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Not quite like a prayer

A Kenyan tells Madonna that his country wants to live in a material world

india Updated: Apr 14, 2013 22:48 IST

Dear Madonna,

I wish to thank you for being a caring mother to all the children of Malawi, to all the children of Africa.

I wish to thank you for all your money too. Africa is deeply invested in your love of us, in the schools you build, and in the central place in the world you have afforded Africa by choosing us!

I would like to ask you a favour. Please forgive President Joyce Banda for all those nasty things somebody said on her behalf about you.

If Malawi has been ungrateful and treated you badly, you must know my country Kenya has orphans too.

Kenya specialises in making tourists feel very happy and at home, dancing around an African fire, drinking gin and making happy sounds in the middle of herds of animals and on beaches.

It’s been well over a century since we met your people, and since then Africa’s relationship with the western world has gone from strength to strength.

Today, bad people, like those from China, Brazil and India are coming to Africa to bring colonialism back by buying our minerals and crops at good market prices and giving us cheapish loans for infrastructure.

But some of us Africans are deeply committed to the values Europe and the West brings to us: like democracy, human rights and lots and lots of cold hard cash for human rights workers and civil society and anything, really, that does things like sustainability, empowerment and most of all, capacity building — which, as you know is very, very important for Africa’s future especially as it is tax free and comes with per diems and conference allowances.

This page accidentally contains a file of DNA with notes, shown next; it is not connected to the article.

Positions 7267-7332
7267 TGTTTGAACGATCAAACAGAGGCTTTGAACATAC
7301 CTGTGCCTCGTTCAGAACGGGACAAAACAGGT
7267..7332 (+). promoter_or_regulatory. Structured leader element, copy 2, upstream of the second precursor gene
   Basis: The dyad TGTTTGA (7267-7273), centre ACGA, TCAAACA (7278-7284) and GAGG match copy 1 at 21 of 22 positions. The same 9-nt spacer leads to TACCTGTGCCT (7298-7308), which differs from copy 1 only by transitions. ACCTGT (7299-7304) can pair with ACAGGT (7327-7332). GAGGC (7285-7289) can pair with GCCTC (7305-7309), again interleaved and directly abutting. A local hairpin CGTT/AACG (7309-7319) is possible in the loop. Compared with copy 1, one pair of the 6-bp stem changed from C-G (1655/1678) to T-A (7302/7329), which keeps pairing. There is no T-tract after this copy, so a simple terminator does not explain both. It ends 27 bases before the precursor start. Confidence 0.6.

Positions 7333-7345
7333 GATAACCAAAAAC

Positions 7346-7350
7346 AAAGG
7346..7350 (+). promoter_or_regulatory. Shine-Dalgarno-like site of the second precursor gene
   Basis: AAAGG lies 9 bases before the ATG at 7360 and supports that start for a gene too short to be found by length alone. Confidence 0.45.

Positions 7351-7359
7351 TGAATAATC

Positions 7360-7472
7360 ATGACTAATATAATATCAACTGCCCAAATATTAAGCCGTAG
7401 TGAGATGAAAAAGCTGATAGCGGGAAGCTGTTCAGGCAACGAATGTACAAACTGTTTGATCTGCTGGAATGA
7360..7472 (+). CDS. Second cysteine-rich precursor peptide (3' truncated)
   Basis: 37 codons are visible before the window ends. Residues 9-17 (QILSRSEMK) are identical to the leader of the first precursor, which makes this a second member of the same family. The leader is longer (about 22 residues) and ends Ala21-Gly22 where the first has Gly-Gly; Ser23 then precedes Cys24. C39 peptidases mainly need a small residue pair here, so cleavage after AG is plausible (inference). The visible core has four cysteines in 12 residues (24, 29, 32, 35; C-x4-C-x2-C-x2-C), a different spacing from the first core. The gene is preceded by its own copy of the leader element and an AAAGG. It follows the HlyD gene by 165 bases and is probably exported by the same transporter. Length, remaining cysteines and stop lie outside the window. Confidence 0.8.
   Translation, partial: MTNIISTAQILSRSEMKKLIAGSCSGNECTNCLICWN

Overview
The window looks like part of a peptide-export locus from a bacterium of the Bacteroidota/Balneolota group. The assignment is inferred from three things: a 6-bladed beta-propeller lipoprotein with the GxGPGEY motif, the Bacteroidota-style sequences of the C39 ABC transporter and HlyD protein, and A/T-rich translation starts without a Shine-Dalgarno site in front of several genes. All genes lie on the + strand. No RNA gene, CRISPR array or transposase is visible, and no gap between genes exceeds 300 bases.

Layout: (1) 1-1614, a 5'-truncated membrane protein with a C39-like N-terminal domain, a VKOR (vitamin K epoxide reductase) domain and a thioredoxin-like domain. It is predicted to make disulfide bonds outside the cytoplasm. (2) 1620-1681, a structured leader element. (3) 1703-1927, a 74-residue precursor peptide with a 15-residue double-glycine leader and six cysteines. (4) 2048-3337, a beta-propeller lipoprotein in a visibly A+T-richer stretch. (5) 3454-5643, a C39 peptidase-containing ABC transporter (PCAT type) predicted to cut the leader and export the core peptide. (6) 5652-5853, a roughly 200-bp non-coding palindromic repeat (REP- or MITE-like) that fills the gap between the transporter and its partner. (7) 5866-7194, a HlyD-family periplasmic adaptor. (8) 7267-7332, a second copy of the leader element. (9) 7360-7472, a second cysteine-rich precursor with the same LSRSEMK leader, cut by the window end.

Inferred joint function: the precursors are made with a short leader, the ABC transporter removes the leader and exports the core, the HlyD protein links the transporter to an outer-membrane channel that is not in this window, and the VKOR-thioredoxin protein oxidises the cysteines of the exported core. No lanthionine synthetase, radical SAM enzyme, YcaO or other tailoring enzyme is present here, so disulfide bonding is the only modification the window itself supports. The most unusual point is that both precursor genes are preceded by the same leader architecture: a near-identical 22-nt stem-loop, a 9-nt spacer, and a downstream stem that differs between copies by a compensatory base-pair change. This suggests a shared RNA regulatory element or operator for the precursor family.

Imagine what your money would do in Kenya! We have cannier auditors than the Malawians.

Those countries, BRICS as they are called, who think development is about bridges, roads, rail and electricity are not investing in democracy. Europe and the West, they have a simple way of developing Africa.

They give money to do something called institution-building. They find activists who can start pro-democracy organisations with massive budgets.

These civil society activists like to make social-change soap operas about a thing called governance, which is very important for Africa because Africans are corrupt and illiterate and need a lot of gentle lectures from western institutions about how to unthreateningly and firmly and nicely talk to the grassroots and show them the best way to choose their leaders.

African people, of course, cannot make good decisions.

Kenya is full of vibrant organisations who make wonderful reports but who struggle to get Kenyans to listen to them because Kenyans need a lot of European funding to become ready for democracy and more and more institutions need to be built until the fools learn.

Those rebellious Kenyans who keep wanting to do business with the BRICS need a good awareness workshop and some focus groups!

Meanwhile, Nato and America will circle our shores to protect us from bad Asians and South Americans.

Invest your love Madonna. Invest in love for Africa. For… for our children. Much Love.

The Guardian